Why Are Dogs Afraid of Vacuums?

Kate Barrington
by Kate Barrington
The terrorizing whirl of the motor; its almighty sucking strength; and fearsome reach of the hose. Do you really need to ask: Why are dogs afraid of vacuums?

You are undoubtedly familiar with the term “scaredy cat,” but some dogs can be just as easily frightened as the most skittish cat …especially when the vacuum cleaner comes out. Some dogs get a little bit nervous around the vacuum while others are completely terrified and will do anything they can to escape. If your dog is afraid of the vacuum, take a few minutes to learn the reason behind his fear and then implement some simple steps to deal with the problem.

Why are Dogs Afraid of Vacuums

There are many times when your dog becomes frightened of something that you know to be completely innocuous, but your dog simply cannot be convinced. For many dogs, the vacuum is one of the most frightening things in the house. Some dog owners find this amusing simply because it seems so absurd, but you should take your dog’s fears seriously. The first step is to learn why your dog is afraid of the vacuum – then you can learn how to work with or through your dog’s fear.

Related: 5 Zen Ways To Manage Dog Stress

One of the main reasons dogs are afraid of vacuums is the noise. Dogs have a keen sense of hearing, so if the vacuum seems loud to you, it is much worse for your dog. Not only do vacuums produce a lot of noise, but they also produce high-frequency sounds that can frighten or annoy your dog. Some dogs also have a problem with the suddenness of the noise – the vacuum goes from silent to noisy in an instant.

Another potential cause of fear for your dog is the smells the vacuum kicks up as you clean. In addition to having an intense sense of hearing, dogs also have an acute sense of smell. The vacuum lifts dirt and debris from deep in the carpet, kicking up odors as it goes along. This can result in sensory overload for your dog, especially if it has been a while since you last vacuumed. It is also possible that your dog is alarmed by the suction of the vacuum – when your dog sniffs the vacuum, the vacuum sniffs back but at a much greater strength.

Related: Study Finds That Classical Music Calms Kennel Dogs

How to Vacuum Without Scaring Your Dog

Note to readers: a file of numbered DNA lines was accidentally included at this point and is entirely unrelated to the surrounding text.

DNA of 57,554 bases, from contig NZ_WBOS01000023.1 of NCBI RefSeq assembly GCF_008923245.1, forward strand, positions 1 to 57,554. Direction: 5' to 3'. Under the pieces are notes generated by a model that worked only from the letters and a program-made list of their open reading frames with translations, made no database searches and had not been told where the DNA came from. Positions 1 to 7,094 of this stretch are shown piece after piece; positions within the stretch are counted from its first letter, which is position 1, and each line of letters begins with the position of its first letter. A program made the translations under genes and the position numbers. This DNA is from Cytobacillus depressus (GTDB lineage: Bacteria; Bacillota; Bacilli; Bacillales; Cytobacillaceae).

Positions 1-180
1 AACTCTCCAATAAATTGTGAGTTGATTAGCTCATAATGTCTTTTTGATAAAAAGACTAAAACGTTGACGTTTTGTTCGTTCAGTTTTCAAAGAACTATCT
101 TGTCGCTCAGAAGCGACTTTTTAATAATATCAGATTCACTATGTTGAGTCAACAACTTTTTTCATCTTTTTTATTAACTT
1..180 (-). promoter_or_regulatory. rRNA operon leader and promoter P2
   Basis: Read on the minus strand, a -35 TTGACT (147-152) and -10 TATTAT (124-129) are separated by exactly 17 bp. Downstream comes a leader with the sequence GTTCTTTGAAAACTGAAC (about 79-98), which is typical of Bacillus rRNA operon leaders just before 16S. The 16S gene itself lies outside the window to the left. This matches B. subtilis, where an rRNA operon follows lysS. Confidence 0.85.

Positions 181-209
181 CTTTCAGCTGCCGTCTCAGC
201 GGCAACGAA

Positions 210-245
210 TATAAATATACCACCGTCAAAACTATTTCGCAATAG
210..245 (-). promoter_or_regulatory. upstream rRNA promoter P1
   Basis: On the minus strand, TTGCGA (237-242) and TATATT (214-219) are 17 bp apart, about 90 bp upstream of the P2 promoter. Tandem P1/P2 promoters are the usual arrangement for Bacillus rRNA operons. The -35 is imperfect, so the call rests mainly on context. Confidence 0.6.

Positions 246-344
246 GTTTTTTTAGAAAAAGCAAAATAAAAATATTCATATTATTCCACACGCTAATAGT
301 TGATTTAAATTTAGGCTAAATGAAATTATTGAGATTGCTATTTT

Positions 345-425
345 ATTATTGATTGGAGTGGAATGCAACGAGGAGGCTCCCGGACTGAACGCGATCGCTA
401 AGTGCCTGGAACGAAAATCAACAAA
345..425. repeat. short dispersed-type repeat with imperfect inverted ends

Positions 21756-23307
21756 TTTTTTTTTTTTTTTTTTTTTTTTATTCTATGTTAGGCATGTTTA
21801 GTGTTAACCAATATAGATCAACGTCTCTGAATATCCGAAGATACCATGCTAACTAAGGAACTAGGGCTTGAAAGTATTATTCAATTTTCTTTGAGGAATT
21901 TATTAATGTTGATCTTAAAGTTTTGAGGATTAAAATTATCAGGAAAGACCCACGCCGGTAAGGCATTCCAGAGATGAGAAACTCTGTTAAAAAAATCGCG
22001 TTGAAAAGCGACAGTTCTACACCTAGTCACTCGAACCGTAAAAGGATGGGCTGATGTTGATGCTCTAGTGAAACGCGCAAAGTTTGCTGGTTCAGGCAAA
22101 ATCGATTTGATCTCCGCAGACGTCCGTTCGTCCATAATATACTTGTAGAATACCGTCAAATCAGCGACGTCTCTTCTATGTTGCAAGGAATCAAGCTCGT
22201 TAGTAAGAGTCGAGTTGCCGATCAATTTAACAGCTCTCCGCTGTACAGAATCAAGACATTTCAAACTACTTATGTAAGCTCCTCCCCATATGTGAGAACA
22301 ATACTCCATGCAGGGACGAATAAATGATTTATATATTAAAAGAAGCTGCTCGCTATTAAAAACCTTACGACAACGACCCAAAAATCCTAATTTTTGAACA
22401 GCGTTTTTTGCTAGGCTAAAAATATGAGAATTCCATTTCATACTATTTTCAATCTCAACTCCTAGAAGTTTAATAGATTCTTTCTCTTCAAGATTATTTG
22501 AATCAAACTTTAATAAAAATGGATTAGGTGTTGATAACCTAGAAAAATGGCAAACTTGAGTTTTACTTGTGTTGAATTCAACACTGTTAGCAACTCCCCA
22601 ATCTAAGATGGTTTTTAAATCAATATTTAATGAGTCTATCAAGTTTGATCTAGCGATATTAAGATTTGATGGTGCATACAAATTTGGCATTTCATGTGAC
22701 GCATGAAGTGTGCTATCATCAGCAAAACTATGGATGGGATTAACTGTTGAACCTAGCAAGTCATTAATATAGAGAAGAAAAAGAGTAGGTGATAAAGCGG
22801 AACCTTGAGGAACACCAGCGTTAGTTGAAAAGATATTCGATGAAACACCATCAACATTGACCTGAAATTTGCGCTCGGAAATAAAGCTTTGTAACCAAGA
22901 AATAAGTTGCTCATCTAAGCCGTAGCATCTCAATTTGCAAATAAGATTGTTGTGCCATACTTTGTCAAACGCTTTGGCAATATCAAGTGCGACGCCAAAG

One of the best things you can do to prevent your dog from becoming afraid of the vacuum is to expose him to it at an early age. Socialization for puppies is all about new experiences; if your puppy isn’t properly socialized, he will respond to new things with caution or fear as an adult. If your dog is already an adult, however, you may not have this option available. Exposing your dog to the vacuum in small increments may work, especially if you give your dog treats when the vacuum is around so he learns that it isn’t something to fear.

This is called desensitization: you slowly work with your dog to change his fearful response into a positive response by not only getting him used to the vacuum but by rewarding him for having a positive response. One way to do this is to have a friend or family member run the vacuum in another room while you play with and pet your dog. Have your friend move the vacuum slowly closer while you keep rewarding your dog with treats, encouraging him to stay where he is as the vacuum approaches. You may not be able to do this all at once, but short sessions with plenty of repetition and reward will eventually teach your dog not to fear the vacuum.

If you stopped doing all of the things that made your dog nervous or frightened, the list of things left would be abbreviated. Rather than letting your home become a mess of dirt and debris, implement the steps listed above to get your dog used to the vacuum so he doesn’t run for cover every time it comes out of the closet.

Kate Barrington
Kate Barrington

Kate Barrington is the loving owner of two cats (Bagel and Munchkin) and a noisy herd of guinea pigs. Having grown up with golden retrievers, Kate has a great deal of experience with dogs but labels herself a lover of all pets. Having received a Bachelor's degree in English, Kate has combined her love for pets and her passion for writing to create her own freelance writing business, specializing in the pet niche.

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